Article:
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Let $f$ be a newform (normalized, cuspidal) of weight $k \ge 2$. Then for a prime $\ell$ there is an $\ell$-adic Galois representation associated to $f$. If $k=2$, this comes from an abelian variety, hence the local representation at $\ell \nmid N$ arises from an $\ell$-divisible group, or finite flat group scheme of order $\ell^2$ if we look at the mod $\ell$ reduction. My understanding is that this is true in the case $k>2$, but I'm having trouble seeing why or finding a reference. I understand the construction of the representation using $H^1_{\acute{e}t}(X,\mathrm{Sym}^{k-2}(R^1_{\acute{e}t}f_* \underline{\mathbb{Z}_\ell}))$.

The reason for this is to use Raynaud's results to get a good local picture of the mod $\ell$ representation at primes dividing $\ell$.

I imagine one could just use the crystalline property in p-adic Hodge theory, but I'd like to see it in the more elementary way (and I understand that better).

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David, the $\ell$-adic representation doesn't come from an $\ell$-divisible group if $k>2$. This can be seen using $p$-adic Hodge theory: The Hodge-Tate weights of the $\ell$-adic representation attached to a modular of forms of weight $k$ are $0$ and $k-1$ (or $0$ and $1-k$, depending or you sign convention). On the other hand, the Hodge-Tate weights of the representations attached to an $\ell$-divisible group are $0$ and $1$: cf. for instance the section 3 of http://math.uchicago.edu/~lxiao/files/notes/p-Divisble%20Groups.pdf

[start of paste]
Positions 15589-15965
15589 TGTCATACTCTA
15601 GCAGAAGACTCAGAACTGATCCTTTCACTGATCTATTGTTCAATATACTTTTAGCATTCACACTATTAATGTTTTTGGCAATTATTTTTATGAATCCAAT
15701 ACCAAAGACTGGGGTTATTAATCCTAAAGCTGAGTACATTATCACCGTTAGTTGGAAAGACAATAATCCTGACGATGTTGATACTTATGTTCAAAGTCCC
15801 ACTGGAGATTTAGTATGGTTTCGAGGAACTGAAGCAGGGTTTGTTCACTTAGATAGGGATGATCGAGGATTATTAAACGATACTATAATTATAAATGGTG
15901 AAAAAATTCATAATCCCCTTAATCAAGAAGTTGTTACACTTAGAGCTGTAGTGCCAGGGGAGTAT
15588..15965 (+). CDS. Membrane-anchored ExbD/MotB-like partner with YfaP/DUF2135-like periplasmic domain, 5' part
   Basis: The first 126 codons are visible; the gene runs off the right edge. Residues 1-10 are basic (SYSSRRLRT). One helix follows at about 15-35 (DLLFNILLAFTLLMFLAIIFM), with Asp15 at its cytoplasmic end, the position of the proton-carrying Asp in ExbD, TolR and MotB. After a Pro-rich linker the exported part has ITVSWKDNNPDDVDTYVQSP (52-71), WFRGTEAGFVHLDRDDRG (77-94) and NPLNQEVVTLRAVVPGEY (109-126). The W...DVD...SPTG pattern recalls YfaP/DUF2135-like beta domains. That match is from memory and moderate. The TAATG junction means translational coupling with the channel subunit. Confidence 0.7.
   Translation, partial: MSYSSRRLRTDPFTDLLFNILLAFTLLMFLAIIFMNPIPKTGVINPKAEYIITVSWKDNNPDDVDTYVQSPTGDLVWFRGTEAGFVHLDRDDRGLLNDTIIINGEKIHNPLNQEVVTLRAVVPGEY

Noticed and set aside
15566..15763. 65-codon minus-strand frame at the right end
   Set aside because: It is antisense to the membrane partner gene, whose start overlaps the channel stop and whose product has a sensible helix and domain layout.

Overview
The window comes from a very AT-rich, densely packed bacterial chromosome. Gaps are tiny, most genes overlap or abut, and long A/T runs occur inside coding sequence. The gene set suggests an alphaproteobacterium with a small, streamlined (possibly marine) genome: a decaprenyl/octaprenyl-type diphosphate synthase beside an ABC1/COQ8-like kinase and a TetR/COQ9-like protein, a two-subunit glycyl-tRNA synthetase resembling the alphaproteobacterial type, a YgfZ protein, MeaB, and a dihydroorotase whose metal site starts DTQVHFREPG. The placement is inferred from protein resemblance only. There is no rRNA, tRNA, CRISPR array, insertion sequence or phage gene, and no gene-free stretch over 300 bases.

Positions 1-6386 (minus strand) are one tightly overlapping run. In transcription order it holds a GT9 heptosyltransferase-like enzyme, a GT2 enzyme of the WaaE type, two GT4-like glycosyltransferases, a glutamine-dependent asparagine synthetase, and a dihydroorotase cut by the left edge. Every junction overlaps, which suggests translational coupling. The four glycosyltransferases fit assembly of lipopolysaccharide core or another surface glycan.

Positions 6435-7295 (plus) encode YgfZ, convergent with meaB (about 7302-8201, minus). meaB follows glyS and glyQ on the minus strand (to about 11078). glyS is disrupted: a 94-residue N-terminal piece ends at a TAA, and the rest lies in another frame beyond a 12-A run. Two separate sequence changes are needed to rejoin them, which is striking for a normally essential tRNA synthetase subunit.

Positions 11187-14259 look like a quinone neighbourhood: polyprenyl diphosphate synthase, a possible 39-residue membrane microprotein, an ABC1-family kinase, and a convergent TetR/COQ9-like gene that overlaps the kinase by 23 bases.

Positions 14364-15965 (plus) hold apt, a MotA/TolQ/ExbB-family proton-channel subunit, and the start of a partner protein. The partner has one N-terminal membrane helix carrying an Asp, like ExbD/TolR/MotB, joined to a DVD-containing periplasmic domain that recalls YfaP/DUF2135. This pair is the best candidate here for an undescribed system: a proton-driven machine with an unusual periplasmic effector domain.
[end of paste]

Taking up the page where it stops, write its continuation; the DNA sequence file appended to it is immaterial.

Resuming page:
So there is no way to avoid using p-adic Hodge theory and all the Fontaine's stuff if $k>2$.

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What about the mod $\ell$ representation though? Isn't it Barsotti-Tate under weaker assumptions? –  Keerthi Madapusi Pera Apr 24 '13 at 22:30
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